In many ways, Super Metroid was the original remake of Metroid, long before Zero Mission. If Super were made in 2021, it would possibly have been labeled a "reboot" or "reimagining." Obviously the story is continued, but it's clear that this chapter of the series was intended to be a more accessible refresh of the original. The map is completely different, though there are plenty of references to the original map throughout your exploration that, for all my love of this game and this series, I didn't fully recognize until this playthrough. Seeing Metroid and Super Metroid back-to-back within a month made me appreciate some of the homages to the original map and gameplay--as well as the subversions of expectations that would have delighted fans of the series in 1994.


The twists come early, as you enter Brinstar and find an area identical to the start of Metroid. The first power-up, the Morph Ball, is even in the same spot. But as you go to the right, as you would based on your experience, the central shaft is blocked off. Your main touchstone landmark and source of traversal is no longer accessible. That's when the game really begins. When you go back to Crateria, the music finally kicks in, and the rooms are infested with Space Pirates. Now it's time to get to work.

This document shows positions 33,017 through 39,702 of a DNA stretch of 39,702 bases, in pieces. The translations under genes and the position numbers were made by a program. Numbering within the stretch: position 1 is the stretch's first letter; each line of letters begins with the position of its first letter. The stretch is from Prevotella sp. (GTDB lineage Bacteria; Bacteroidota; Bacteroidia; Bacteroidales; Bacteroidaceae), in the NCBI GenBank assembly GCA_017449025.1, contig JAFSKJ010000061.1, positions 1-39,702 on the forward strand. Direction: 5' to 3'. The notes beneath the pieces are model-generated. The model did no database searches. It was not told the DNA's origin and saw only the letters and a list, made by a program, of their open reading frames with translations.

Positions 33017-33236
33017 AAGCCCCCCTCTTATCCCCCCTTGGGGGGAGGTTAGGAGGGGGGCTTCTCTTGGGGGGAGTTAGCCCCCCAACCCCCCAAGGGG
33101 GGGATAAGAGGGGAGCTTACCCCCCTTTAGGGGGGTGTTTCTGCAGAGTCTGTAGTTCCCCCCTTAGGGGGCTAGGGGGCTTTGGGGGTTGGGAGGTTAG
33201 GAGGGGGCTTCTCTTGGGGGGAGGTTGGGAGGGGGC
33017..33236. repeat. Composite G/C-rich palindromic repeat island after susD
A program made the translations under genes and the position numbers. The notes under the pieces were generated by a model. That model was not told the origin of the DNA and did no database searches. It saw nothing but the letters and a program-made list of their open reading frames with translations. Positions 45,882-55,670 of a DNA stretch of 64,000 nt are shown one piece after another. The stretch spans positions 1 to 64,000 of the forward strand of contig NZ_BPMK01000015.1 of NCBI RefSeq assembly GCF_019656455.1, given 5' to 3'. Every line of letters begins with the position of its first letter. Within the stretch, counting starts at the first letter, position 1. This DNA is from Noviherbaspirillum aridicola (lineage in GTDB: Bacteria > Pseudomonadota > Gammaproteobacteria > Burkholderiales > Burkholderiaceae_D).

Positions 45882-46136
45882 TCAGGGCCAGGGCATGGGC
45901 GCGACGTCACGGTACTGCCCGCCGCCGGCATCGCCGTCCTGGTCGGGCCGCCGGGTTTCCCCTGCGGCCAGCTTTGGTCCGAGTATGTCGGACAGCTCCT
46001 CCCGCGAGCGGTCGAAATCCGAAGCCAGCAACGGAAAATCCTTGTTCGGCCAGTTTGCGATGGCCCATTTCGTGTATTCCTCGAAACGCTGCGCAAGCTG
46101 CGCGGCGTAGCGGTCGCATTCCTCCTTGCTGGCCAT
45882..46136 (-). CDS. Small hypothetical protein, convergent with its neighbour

The surprises continue when you find a Chozo Statue holding the bomb upgrade. (And yes, it actually is a Chozo Statue now, having shaken the "Artifactor" moniker and bearing explicity mention in the manual as "the ancient bird people of Zebes.")

And the very first statue you find just straight up comes to life and attacks you! This would have been shocking for fans of the series, even though it probably came off as no big deal to me and the thousands of others whose first exposure to Metroid was Super. New fans or old, though, all of us were left asking the same question when we found our next item: "Are they all going to do that?"


The world design of this game is top-notch. There are no warp points or fast travel, but the areas are so tightly designed and flow so well that it never feels like you would need it. Getting from the deepest depths of Norfair to the planet's surface only takes a few minutes if you follow the map.


Oh, the map. The map! The map!! The single greatest innovation in this game! The revolution of the Metroid series! The key to making this game the cornerstone of an entire genre that now bears its name! Seriously, it is impossible to overstate how important the in-game map is to making this entire type of game viable.


Super Metroid is just stuffed to the brim with cool moments, both narrative and gameplay. You use the new power bombs to shatter the glass tube through Maridia, giving you a nice easy entrance to the zone. You can use the grapple beam on an electric turret to shock Draygon for an insta-kill, one of my favorite easter eggs in the series. You defeat Ridley, and after a hard battle you expect to be rewarded with an item in the next room, but instead, you find the Baby Metroid capsule...with no Baby Metroid. Uh oh.